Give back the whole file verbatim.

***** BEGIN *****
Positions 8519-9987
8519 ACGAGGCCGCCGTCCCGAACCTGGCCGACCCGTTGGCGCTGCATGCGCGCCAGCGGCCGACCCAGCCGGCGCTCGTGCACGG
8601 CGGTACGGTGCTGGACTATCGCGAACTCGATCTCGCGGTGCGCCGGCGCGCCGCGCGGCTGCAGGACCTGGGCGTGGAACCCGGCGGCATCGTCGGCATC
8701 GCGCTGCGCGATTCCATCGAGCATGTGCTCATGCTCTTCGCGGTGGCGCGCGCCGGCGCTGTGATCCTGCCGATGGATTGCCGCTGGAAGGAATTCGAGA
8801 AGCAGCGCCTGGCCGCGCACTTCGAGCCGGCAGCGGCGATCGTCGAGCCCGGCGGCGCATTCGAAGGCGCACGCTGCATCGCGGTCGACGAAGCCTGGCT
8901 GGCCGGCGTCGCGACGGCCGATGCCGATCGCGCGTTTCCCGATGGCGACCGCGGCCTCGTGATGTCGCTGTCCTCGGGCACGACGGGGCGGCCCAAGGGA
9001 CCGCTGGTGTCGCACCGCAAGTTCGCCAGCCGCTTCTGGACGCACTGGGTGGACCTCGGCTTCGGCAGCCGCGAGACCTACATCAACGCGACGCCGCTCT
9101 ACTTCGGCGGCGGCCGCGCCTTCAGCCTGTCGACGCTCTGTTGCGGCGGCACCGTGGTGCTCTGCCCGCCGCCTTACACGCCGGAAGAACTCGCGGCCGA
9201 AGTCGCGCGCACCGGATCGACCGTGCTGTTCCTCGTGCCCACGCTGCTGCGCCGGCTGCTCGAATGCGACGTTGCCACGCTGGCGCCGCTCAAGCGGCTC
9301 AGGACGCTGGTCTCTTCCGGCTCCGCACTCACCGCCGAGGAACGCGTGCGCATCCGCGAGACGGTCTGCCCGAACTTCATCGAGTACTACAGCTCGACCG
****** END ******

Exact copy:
Positions 8519-9987
8519 ACGAGGCCGCCGTCCCGAACCTGGCCGACCCGTTGGCGCTGCATGCGCGCCAGCGGCCGACCCAGCCGGCGCTCGTGCACGG
8601 CGGTACGGTGCTGGACTATCGCGAACTCGATCTCGCGGTGCGCCGGCGCGCCGCGCGGCTGCAGGACCTGGGCGTGGAACCCGGCGGCATCGTCGGCATC
8701 GCGCTGCGCGATTCCATCGAGCATGTGCTCATGCTCTTCGCGGTGGCGCGCGCCGGCGCTGTGATCCTGCCGATGGATTGCCGCTGGAAGGAATTCGAGA
8801 AGCAGCGCCTGGCCGCGCACTTCGAGCCGGCAGCGGCGATCGTCGAGCCCGGCGGCGCATTCGAAGGCGCACGCTGCATCGCGGTCGACGAAGCCTGGCT
8901 GGCCGGCGTCGCGACGGCCGATGCCGATCGCGCGTTTCCCGATGGCGACCGCGGCCTCGTGATGTCGCTGTCCTCGGGCACGACGGGGCGGCCCAAGGGA
9001 CCGCTGGTGTCGCACCGCAAGTTCGCCAGCCGCTTCTGGACGCACTGGGTGGACCTCGGCTTCGGCAGCCGCGAGACCTACATCAACGCGACGCCGCTCT
9101 ACTTCGGCGGCGGCCGCGCCTTCAGCCTGTCGACGCTCTGTTGCGGCGGCACCGTGGTGCTCTGCCCGCCGCCTTACACGCCGGAAGAACTCGCGGCCGA
9201 AGTCGCGCGCACCGGATCGACCGTGCTGTTCCTCGTGCCCACGCTGCTGCGCCGGCTGCTCGAATGCGACGTTGCCACGCTGGCGCCGCTCAAGCGGCTC
9301 AGGACGCTGGTCTCTTCCGGCTCCGCACTCACCGCCGAGGAACGCGTGCGCATCCGCGAGACGGTCTGCCCGAACTTCATCGAGTACTACAGCTCGACCG